Archive for January 15th, 2011

15
Jan
11

1.15.2011 … MLK weekend … plan to travel north tomorrow … hope the snow/ice is melted!

culture, politics:  David Brooks takes a different approach to our current lack of civility.

But over the past few decades, people have lost a sense of their own sinfulness. Children are raised amid a chorus of applause. Politics has become less about institutional restraint and more about giving voters whatever they want at that second. Joe DiMaggio didn’t ostentatiously admire his own home runs, but now athletes routinely celebrate themselves as part of the self-branding process.

So, of course, you get narcissists who believe they or members of their party possess direct access to the truth. Of course you get people who prefer monologue to dialogue. Of course you get people who detest politics because it frustrates their ability to get 100 percent of what they want. Of course you get people who gravitate toward the like-minded and loathe their political opponents. They feel no need for balance and correction.

Beneath all the other things that have contributed to polarization and the loss of civility, the most important is this: The roots of modesty have been carved away.

via Tree of Failure – NYTimes.com.

culture, politics, quotes:  The David Brooks’ op-ed piece closed with this Reinhold Niebuhr quote:

In a famous passage, Reinhold Niebuhr put it best: “Nothing that is worth doing can be achieved in our lifetime; therefore, we must be saved by hope. … Nothing we do, however virtuous, can be accomplished alone; therefore, we are saved by love. No virtuous act is quite as virtuous from the standpoint of our friend or foe as it is from our standpoint. Therefore, we must be saved by the final form of love, which is forgiveness.”

via Tree of Failure – NYTimes.com.

faith, prayer:  This makes me think of Jill Bolte Taylor’s A Stroke of Insight.

Prayer is the bridge between our conscious and unconscious lives. Often there is a large abyss between our thoughts, words, and actions, and the many images that emerge in our daydreams and night dreams. To pray is to connect these two sides of our lives by going to the place where God dwells. Prayer is “soul work” because our souls are those sacred centers where all is one and where God is with us in the most intimate way.

Thus, we must pray without ceasing so that we can become truly whole and holy.

via January 15, 2011 – Building Inner Bridges.

random, astrology, science:  I am a Capricorn?  No, no I am an Aquarius … a water carrier … a balancer ..

So, you’ve spent your whole life happily smug in your star sign. You’re a fish! Swimming in two directions! You’re intuitive, imaginative, unworldly! And then today’s Web is aflame with the news: You are not a Pisces. You are an Aquarius. Your star sign has been wrong your whole life. All along, you’ve been a freaking water carrier. This is not cool.

According to Parke Kunkle, a board member of the Minnesota Planetarium Society, cool or not, it’s written in the stars. Star signs were created some 2,000 years ago by tracking where the sun was in the sky each month. However, the moon’s gravitational pull has slowly moved the Earth in its axis, creating about a one-month bump in the stars’ alignment, reports the Minnesota Star Tribune. Now, during what we think as the month of Pisces, the sun is actually in the sign of Aries.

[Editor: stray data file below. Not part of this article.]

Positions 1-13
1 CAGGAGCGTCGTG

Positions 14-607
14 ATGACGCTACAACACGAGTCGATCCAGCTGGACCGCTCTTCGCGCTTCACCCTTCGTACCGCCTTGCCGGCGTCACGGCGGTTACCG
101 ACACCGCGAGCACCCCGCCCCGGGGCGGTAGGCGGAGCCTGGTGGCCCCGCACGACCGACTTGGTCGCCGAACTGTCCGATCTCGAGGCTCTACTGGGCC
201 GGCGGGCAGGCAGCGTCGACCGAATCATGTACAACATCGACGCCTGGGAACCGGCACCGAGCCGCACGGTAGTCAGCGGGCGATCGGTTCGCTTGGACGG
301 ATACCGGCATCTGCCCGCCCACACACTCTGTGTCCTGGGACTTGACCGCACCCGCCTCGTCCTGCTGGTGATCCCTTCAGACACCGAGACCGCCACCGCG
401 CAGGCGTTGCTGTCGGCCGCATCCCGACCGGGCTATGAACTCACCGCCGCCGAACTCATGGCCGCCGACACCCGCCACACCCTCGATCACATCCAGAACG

The new dates would therefore be:

Capricorn: Jan. 20-Feb. 16

Aquarius: Feb. 16-March 11

Pisces: March 11-April 18

Aries: April 18-May 13

Taurus: May 13-June 21

Gemini: June 21-July 20

Cancer: July 20-Aug. 10

Leo: Aug. 10-Sept. 16

Virgo: Sept. 16-Oct. 30

Libra: Oct. 30-Nov. 23

Scorpio: Nov. 23-Dec. 17

Sagittarius: Dec. 17-Jan. 20

via BlogPost – New Zodiac sign dates: Don’t switch horoscopes yet.

college, college application process, elite schools:

Harvard, has received  nearly 35,000 applications from high school seniors seeking admission to the next freshman class — an increase of nearly 15 percent over last year and more than 50 percent since four years ago, according to statistics released by Harvard today.

If last year’s admissions process is any guide, fewer than 10 percent will be offered admission.

What is fueling this increase, which is being mirrored, yet again, at other highly selective private colleges? In Harvard’s case, at least part of the answer surely lies in the sweeteners it has added to its financial aid packages in recent years.

As many other colleges, private and public, are struggling to meet demand for scholarships, Harvard requires “no contribution from families with annual incomes below $60,000,” according to today’s release, “and asks, on average, no more than 10 percent of income from families with typical assets who make up to $180,000.”

via College Admissions Advice – The Choice Blog – NYTimes.com.

Rep. Gabrielle Giffords, NASA, politics:  Unique relationship between our space program and our federal government … “it marked Giffords as the only lawmaker ever to watch a spouse launched into space.”

NASA’s selection Thursday of a backup commander for astronaut Mark Kelly served as a reminder that the shooting in Tucson affected another community nearly as much as Capitol Hill — the one affiliated with America’s manned space programs.

For critically injured Rep. Gabrielle Giffords (D-Ariz.) and Kelly had become the first couple of space exploration, a unique, high-profile team that took to the national stage as some of the most critical decisions in the history of U.S. human spaceflight were on the agenda.

The partnership between the lawmaker and the space shuttle commander, who had been scheduled to lead a flight in April, added a glamorous sheen to a venture whose luster had dimmed. But more important, the relationship between the two had significant political and policy implications as the nation undertook its first major debate over manned spaceflight since the end of the Apollo program that sent Americans to the moon.

The marriage between Giffords, a rising political star, and Kelly, a veteran of three space shuttle missions and a decorated Navy combat pilot, took place just months after she was first sworn in as a House member in 2007, and it marked Giffords as the only lawmaker ever to watch a spouse launched into space.

“It gave her an insider’s view of the space program and gave her an opportunity to really know a different side of the space program than any of us ever had an opportunity to know,” Rep. Debbie Wasserman Schultz (D-Fla.), a close friend of Giffords and Kelly, told POLITICO on Tuesday.

via The astronaut by her side – Kasie Hunt – POLITICO.com.

pirates, Blackbeard, kith/kin:  New discoveries … and by the way, we used to tease our son Edward Teague that he was descended from Edward Teach (aka Blackbeard)!